As Scott points out, "ahead of time" provisioning is difficult, but once the user authenticates, the space admin (we use Confluence) could then add the guest to a particular space (perhaps by looking the user up by name or email address).

  • (UC Berkeley, Dedra Chamberlin <>)

At UC Berkeley, we have been getting an increasing number of queries from campus departments who would like to provide services to short-term guests. Most of them aren't concerned about LoA and just want to establish a lightweight profile for guests and keep a record of what they do with the service (how often they visit, what types of features
they use, etc). Examples include our Matterhorn/OpenCast developers, our campus Sakai team, a group implementing the Alfresco content management system, and managers of our campus SharePoint service. I'm sure there are others.

They would very much like to avoid the overhead of forcing these users to create an account before they log in, whether it be setting up an account in our identity management systems or creating an account with something like ProtectNetwork or to accept Shibboleth or SAML2 assertions.

Many of the campus departments I deal with would like to allow guests to authenticate using any number of existing identifiers, from OpenID, Facebook account, Google account, etc. They would especially like to set up their apps to use a single authentication protocol (Shib or CAS), and still provide users the choice to use some existing external credential.

  • (Umeå University/SWAMI, Roland Hedberg (

I was commissioned by SWAMI to build a IdPproxy. Something that to the SAML2 world looked like an ordinary IdP but when the user wanted to authenticate provided her with a choice between Facebook, Google, OpenID, Twitter and Windows Live ID.
When I demo'ed ( 'Logga in via SocialProxy') this at a SWAMI conference the other day we had a discussion about possible use cases. The following patterns emerged:

1. Allowing presumptive students access to the universities services in a such a way that we could keep the history of what that person had done and later if needed bind that history to the student identifier she got when enrolled as student.

Here we didn't feel we really needed to know who was at the other end, the knowledge that it was probably the same person returning was enough.

2. Allowing short term acquaintances specific access

This fell into two cases: one was short term work items (you needed input from someone outside the community and you wanted this in a specific system) and the other loose affiliations ( one example given was people supervising student on trainee assignments) that for a specific time needed access to a specific system. This would need an out-of-band method for assigning, in a more secure way, an specific identifier to a specific person.

3. Keeping in contact with old acquaintance.

In Sweden we have up to now not treated alumni as in for instance the USA. Here after a grace period students and former employees loose the account that the organization has given them and thereby access to the university services. The possibility of letting persons leaving the university specifying a Facebook, Google, .. account that could be used by the person afterwards as an identity when accessing services appealed to the group.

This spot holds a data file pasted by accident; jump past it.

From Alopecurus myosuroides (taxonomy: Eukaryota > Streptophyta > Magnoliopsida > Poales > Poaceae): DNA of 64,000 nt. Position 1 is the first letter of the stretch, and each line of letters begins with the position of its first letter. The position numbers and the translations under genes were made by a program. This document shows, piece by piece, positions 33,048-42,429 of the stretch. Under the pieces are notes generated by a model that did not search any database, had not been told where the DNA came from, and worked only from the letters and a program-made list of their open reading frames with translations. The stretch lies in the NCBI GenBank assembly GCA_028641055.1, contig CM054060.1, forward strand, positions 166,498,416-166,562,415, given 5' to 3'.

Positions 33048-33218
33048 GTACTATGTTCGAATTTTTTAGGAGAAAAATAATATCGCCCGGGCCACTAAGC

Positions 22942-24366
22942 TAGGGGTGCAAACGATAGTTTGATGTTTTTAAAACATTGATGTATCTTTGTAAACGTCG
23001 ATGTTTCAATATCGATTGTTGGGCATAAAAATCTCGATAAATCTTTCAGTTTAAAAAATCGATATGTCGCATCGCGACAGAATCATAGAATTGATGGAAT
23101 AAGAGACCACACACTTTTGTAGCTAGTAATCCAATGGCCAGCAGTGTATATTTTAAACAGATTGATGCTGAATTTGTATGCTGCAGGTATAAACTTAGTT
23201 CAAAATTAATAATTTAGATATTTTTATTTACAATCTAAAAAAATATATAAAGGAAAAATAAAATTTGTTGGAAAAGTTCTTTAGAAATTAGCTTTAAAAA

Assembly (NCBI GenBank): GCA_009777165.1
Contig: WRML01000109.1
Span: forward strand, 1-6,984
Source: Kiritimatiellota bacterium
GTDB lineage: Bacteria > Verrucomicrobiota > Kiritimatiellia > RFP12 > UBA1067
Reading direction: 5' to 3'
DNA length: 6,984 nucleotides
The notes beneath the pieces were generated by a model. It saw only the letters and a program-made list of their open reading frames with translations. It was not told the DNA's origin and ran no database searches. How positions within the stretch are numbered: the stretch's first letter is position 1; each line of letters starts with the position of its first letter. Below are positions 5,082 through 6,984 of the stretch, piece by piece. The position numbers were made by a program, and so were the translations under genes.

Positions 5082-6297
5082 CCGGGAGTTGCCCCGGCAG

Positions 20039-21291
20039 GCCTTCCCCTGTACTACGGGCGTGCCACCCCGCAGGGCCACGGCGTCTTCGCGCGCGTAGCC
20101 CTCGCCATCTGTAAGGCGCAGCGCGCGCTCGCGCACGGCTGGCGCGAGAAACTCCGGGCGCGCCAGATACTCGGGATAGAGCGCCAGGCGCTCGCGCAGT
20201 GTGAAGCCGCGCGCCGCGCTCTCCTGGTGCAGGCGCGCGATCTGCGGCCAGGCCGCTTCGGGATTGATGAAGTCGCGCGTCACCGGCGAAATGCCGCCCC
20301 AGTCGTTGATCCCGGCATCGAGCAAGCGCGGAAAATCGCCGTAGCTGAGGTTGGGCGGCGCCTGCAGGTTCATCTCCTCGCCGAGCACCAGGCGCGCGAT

• (InCommon, Tom Scavo)

For the purposes of discussion, we define the following terms. A high assurance identity is one that satisfies the InCommon Silver profile, whereas a low assurance identity does not. For instance, my google identity is an example of the latter. Even if I authenticate using google 2-factor authentication, the asserted google identity is still considered low assurance.

1. Use Case: InCommon Silver

Consider the following typical protocol flow. The only thing new here is that the user's identity provider is willing and able to assert a high assurance identity for the user. The identity provider uses any authentication method that satisfies the InCommon Silver profile.

A user accesses a high assurance browser-based resource, that is, a resource that requires a high assurance identity for the user. Since the user doesn't have a security context at the resource provider, the browser is redirected to the user's high assurance identity provider. After authenticating at the identity provider, the browser is redirected back to the resource provider with a high assurance security token issued by the identity provider. The resource provider, after validating the security token, creates a security context for the user.

2. Use Case: Distributed 2-factor Authentication

Now we consider an atypical protocol flow, one that leverages the user's preferred low assurance identity provider, but results in a high assurance identity being asserted at the resource provider.

A user accesses a high assurance browser-based resource, that is, a resource that requires a high assurance identity for the user. Since the user doesn't have a security context at the resource provider, the browser is redirected to the user's high assurance identity provider. In this scenario, the high assurance identity provider is actually functioning as an identity provider proxy. As such, the proxy redirects the browser to the user's preferred low assurance identity provider. After authenticating, the browser is redirected back to the identity provider proxy with a low assurance security token. The proxy validates the security token, authenticates the user again, and creates a security context for the user. Finally the identity provider proxy issues a high assurance security token to the user and redirects the browser back to the resource provider. The resource provider, after validating the security token, creates a security context for the user.